What is the Palestinian leadership / Palestinian Authority going to tell Israeli Prime Minister Netanyahu
Barak Ravid, who reports for Haaretz, Tweeted late on 4 April: “I obtained a draft of the letter that Palestinian President Abbas is planning to give PM Netanyahu next week … In the letter Abbas will accuse the Netanyahu government of undermining Palestinian Authority” – article posted here“…
Then, Ravid sent out Tweets with scans of the entire draft letter, in the original Arabic:
Here is page number 1 of the draft letter Abbas will send Netanyahu here
Here is page number 2 of the draft letter Abbas will send Netanyahu here
Here is page number 3 of the draft letter Abbas will send Netanyahu here
Here is page number 4 of the draft letter Abbas will send Netanyahu here.
There has been a lot of speculation about this letter — Abbas would announce his resignation, Abbas would disband the entire Palestinian Authority…
The same day, Israeli former Minister of Justice Yossi Beilin, formerly of Meretz and previously the Labour Party, wrote a piece, entitled “Dear Abu Mazen, End This Farce”, which was published on the Foreign Policy website, here, urging Abbas to disband the PA, saying:
“I admit that I never believed the moment would come when I would have to write these words. I am doing so because U.S. President Barack Obama has convinced you not to announce, at this point in time, the dismantling of the Palestinian Authority’s institutions and the ‘return of the keys’ of authority for the Palestinian territories to Israel. Because there have never been serious negotiations with the government of Prime Minister Benjamin Netanyahu over the last three years, and because you did not want to perpetuate the myth that a meaningful dialogue existed, you have been sorely tempted to declare the death of the ‘peace process’ — but the American president urged you to maintain the status quo. It is a mistake to agree to Obama’s request, and you can rectify this.
“Oslo’s opponents, on both sides, were initially startled by a process that promised to lead to a partition of the land in a few years. They later turned Oslo into a tool to prevent partition by prolonging the interim agreement, claiming that, as long as it is not replaced by a permanent agreement, it must continue and be binding to both sides. Oslo’s adversaries have turned the interim agreement, which was supposed to last not more than six years and serve only as a pathway to a final solution, into an arena where they can continue to build settlements or spin their dreams of an Islamic empire, without the world putting serious pressure on them to put an end to the conflict. The extremists’ gutting of the Oslo agreement has been complete. They have uprooted the permanent-status negotiations — where the two sides pledged to tackle core issues such as the status of Jerusalem, the fate of Palestinian refugees, and the future of Israeli settlements — from the peace process. They have succeeded in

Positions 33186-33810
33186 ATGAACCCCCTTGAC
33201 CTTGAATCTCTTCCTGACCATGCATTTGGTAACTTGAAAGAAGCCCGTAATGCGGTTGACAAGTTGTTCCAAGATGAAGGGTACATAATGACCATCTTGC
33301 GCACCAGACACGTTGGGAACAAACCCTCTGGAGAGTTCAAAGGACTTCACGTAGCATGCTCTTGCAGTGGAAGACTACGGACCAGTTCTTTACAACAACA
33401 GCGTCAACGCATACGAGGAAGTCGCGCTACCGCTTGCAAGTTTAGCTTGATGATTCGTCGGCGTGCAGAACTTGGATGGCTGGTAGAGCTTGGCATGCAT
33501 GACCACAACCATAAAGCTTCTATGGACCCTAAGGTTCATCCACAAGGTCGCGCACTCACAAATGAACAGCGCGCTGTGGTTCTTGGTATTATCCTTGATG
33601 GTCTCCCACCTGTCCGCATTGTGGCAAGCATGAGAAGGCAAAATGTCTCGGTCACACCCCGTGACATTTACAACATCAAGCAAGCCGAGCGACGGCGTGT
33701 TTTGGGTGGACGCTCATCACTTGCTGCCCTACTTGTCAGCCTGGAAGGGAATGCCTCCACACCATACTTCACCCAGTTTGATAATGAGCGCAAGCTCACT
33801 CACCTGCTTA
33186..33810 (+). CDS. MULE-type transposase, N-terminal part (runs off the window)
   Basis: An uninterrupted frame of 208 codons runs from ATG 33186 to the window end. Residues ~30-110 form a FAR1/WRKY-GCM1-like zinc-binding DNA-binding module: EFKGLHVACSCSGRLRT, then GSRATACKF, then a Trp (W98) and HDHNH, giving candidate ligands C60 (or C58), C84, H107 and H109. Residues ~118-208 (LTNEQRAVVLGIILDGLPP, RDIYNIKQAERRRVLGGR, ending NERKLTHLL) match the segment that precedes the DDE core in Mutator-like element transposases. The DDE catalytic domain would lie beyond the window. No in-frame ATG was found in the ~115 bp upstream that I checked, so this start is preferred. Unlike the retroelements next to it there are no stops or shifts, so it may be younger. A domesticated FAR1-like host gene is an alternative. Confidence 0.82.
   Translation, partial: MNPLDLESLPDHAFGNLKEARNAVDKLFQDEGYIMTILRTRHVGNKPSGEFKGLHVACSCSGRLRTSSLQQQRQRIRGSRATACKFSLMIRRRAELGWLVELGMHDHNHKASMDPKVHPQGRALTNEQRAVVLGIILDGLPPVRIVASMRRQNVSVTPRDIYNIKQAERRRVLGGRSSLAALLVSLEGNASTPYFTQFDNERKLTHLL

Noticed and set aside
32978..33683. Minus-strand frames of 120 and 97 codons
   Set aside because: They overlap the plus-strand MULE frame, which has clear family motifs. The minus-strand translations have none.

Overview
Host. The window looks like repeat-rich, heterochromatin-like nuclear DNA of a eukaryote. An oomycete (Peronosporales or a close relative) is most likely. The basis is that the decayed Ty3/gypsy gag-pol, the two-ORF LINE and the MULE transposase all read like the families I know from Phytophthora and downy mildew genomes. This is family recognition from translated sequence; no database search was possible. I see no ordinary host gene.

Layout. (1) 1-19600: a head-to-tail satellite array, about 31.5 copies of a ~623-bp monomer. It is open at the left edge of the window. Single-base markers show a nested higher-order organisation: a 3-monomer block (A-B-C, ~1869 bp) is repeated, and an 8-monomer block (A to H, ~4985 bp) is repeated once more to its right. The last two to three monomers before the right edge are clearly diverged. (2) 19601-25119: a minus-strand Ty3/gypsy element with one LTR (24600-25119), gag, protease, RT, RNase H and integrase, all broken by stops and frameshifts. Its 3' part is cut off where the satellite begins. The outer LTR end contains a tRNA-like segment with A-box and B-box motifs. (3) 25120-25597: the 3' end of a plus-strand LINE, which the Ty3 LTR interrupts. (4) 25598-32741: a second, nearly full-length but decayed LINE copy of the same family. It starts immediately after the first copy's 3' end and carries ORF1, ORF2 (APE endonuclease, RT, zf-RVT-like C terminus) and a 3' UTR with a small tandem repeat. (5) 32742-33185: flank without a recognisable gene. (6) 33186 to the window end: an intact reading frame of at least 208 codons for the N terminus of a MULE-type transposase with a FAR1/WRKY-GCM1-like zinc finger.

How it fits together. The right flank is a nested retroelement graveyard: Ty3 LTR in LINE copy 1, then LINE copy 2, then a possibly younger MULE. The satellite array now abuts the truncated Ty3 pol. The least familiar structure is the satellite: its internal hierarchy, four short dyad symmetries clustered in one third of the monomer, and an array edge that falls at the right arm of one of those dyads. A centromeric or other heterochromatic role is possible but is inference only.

preventing the creation of a Palestinian state based on the 1967 lines with land swaps, the establishment of two capitals in the current area of Jerusalem, the formulation of appropriate security arrangements, and a fitting symbolic and economic resolution to the problem of the Palestinian refugees — as was proposed in the Geneva Accord, in which you were involved in all of the details. Their aim is to perpetuate the interim process indefinitely, and every single day that passes plays into their hands.
A declaration of the end of the Oslo process — justified by the fact that the path to a permanent-status agreement is blocked — is the most reasonable, nonviolent option for putting the subject back on the world’s agenda, with the aim of renewing genuine efforts to reach a conclusive solution”.
Yossi Beilin served as a minister in the cabinets of Israeli Prime Ministers Yitzhak Rabin, Shimon Peres, and Ehud Barak. He initiated the Oslo peace process in 1992, worked on the Beilin-Abu Mazen talks between 1993 and 1995, and launched the Geneva Accord with Yasser Abed Rabbo in 2003.